The Pulse

What Is Going Wrong With Afghanistan’s National Unity Government?

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The Pulse

What Is Going Wrong With Afghanistan’s National Unity Government?

The “unity” government is anything but united.

What Is Going Wrong With Afghanistan’s National Unity Government?
Credit: US Department of State

Almost two years after the establishment of the National Unity Government (NUG), Afghanistan is still a political mess and not expected to get any better in the foreseen future. The ongoing political quagmire among NUG leadership continues to undermine security, stability, development efforts, and above all, has dramatically increased ethnic rifts.

Chief Executive Officer Abdulllah Abdullah’s blunt criticism of President Ashraf Ghani as unfit to lead the country is just the tip of the iceberg when it comes to their differences. On top of that, Ghani’s first vice president, Abdul Rashid Dostom, seems equally at odds with him. Dostom returned to Kabul after several months and accused Ghani of holding absolute control of all government affairs. He apologized to his supporters and threatened to leave the NUG if his supporters asked it of him. Clearly, tying two political opponents with literally no commonalities in thought and personality – in fact, with irreconcilable political differences — to lead the NUG was rather an adolescent decision. The formula could technically work, but the players were chosen out of desperation after the electoral stalemate.

According to many experts, Ghani’s political unilateralism in a nominally unity government is major issue. He alienated a majority of political players and surrounded himself with a handful of petty politicians as his support base. As a leader, he should instead have come up with an inclusive approach embracing politicians with different views in order to establish a strong political support mechanism for his government. That mechanism would give him enough leverage to implement his reform agenda without being challenged every now and then.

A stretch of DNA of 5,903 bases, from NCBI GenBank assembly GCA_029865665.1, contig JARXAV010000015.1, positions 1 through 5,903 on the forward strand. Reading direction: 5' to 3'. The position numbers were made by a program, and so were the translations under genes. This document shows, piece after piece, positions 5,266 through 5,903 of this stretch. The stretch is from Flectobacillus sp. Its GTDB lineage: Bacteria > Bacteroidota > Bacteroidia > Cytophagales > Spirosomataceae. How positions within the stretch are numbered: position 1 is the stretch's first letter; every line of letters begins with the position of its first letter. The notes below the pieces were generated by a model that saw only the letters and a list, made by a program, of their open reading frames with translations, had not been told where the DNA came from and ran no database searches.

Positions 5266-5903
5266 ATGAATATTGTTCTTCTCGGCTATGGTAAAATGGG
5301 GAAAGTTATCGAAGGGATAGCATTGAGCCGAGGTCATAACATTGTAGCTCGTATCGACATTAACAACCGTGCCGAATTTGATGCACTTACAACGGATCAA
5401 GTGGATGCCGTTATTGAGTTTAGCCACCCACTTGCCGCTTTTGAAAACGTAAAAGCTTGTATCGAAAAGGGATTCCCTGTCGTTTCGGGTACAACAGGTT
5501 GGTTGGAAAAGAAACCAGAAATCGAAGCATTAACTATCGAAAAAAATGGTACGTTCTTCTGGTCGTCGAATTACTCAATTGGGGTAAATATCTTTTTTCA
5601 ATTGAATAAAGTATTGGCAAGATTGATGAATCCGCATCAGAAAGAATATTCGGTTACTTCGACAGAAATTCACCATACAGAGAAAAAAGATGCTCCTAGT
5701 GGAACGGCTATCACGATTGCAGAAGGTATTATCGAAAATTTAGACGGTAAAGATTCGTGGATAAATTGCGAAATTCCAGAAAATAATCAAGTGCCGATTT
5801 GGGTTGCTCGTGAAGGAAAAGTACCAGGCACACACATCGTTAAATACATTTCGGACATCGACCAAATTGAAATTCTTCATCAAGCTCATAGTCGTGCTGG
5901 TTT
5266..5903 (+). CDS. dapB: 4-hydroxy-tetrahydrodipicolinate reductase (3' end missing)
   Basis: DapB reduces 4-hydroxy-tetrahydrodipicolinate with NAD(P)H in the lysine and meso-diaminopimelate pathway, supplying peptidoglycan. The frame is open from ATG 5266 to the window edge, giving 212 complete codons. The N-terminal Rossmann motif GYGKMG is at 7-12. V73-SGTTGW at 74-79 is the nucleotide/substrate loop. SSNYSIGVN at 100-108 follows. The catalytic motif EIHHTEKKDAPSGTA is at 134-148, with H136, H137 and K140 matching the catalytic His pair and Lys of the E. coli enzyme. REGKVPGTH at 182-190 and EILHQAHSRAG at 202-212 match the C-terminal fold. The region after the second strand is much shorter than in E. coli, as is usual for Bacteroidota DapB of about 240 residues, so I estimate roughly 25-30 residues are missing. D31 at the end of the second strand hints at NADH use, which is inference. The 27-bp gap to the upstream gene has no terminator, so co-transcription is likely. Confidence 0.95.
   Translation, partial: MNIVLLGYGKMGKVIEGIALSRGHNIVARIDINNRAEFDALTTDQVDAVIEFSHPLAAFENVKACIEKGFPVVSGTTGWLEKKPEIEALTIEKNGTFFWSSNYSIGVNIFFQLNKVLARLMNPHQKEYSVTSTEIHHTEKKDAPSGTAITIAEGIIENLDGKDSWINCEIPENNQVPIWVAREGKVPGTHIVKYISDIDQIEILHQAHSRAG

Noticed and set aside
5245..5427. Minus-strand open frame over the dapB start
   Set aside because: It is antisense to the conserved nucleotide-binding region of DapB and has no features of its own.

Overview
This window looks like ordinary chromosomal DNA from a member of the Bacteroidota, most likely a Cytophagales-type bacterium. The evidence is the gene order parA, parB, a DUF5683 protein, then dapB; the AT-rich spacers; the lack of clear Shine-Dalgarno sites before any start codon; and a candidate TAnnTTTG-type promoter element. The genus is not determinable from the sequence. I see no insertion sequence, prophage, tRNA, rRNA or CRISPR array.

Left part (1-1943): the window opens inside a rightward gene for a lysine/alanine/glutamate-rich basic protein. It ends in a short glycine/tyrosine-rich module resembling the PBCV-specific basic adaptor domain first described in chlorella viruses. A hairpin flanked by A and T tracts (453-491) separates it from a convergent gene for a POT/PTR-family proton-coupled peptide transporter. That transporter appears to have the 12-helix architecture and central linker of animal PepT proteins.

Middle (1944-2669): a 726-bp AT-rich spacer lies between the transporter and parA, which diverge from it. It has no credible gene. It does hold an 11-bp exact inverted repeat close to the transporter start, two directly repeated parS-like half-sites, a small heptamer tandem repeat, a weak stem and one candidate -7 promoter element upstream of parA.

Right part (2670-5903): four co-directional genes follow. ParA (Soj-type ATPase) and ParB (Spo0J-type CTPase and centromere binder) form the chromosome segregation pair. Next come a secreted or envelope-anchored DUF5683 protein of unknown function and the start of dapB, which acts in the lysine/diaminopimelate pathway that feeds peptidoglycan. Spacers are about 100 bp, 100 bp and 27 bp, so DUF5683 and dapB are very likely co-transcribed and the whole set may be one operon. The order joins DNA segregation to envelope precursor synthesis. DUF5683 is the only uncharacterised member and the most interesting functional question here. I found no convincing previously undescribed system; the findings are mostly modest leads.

Gathering politically relevant individuals under the umbrella of a national political advisory council would have boosted his political base and leadership virtues,potentially becoming a driving force behind his reform agenda. It may have come with a relatively small price, but it’s believed that the benefits would have substantially outweighed any compromise he would make in return. For Ghani, whose presidency is contested due to electoral fraud allegations, who shares power with an irreconcilable partner and doesn’t enjoy popular support, some kind of a national political advisory council would have been a of vital importance – and it may still be.

The NUG was formed by a bilateral agreement between Ghani Abdullah brokered by the United States. Among others, electoral reform, parliamentary and district council elections, and convening the Constitutional Loya Jirga to create the prime minister position were to happen during the first two years of NUG; that period is just about to expire. The former two are prerequisites for the latter as per the constitution.

Both leaders failed to deliver on their promises, partly because of the incessant disagreements and distrust among NUG leadership, and also due to the structure of the NUG, which has no constitutional definition yet. The lack of action on reforms increased distrust between Ghani and his chief executive, diminished public faith and confidence in NUG leadership, and raised serious suspicions about the will, competence, and sincerity of NUG in improving the status quo.

“From the very first days, NUG become a political platform for competition between two adversaries – President Ghani and Abdullah Abdullah, each attempting to hold more power and influence against the other,” said a senior government official on condition of anonymity. He added, “It wasn’t just Ghani and Abdullah, but some lower rank officials were sparing no effort to add fuel to the rivalry, and their efforts paid off.” Both leaders challenged each other’s decisions on many occasions, showcasing their differences with utmost political immaturity. Their rivalry continues to grow, with no breakthrough on the horizon to reverse the course of the diminishing faith and confidence the Afghan people have toward the NUG.

Today, people are less concerned about the remaining term of the NUG. The alternative to the NUG is chaos, which will serve no political group or individual’s interests. However, Afghanistan’s dwindling economy and security are believed to be a direct consequence of the incessant political quagmire of the NUG leadership. In that, particularly, the political situation is no longer affordable and sustainable, neither for Afghans nor for the international community.

Hamid M. Saboory is a political analyst and a former employee of the Afghan National Security Council. He is the founding member of the Afghanistan Analysis and Awareness (A3), a Kabul-based think tank.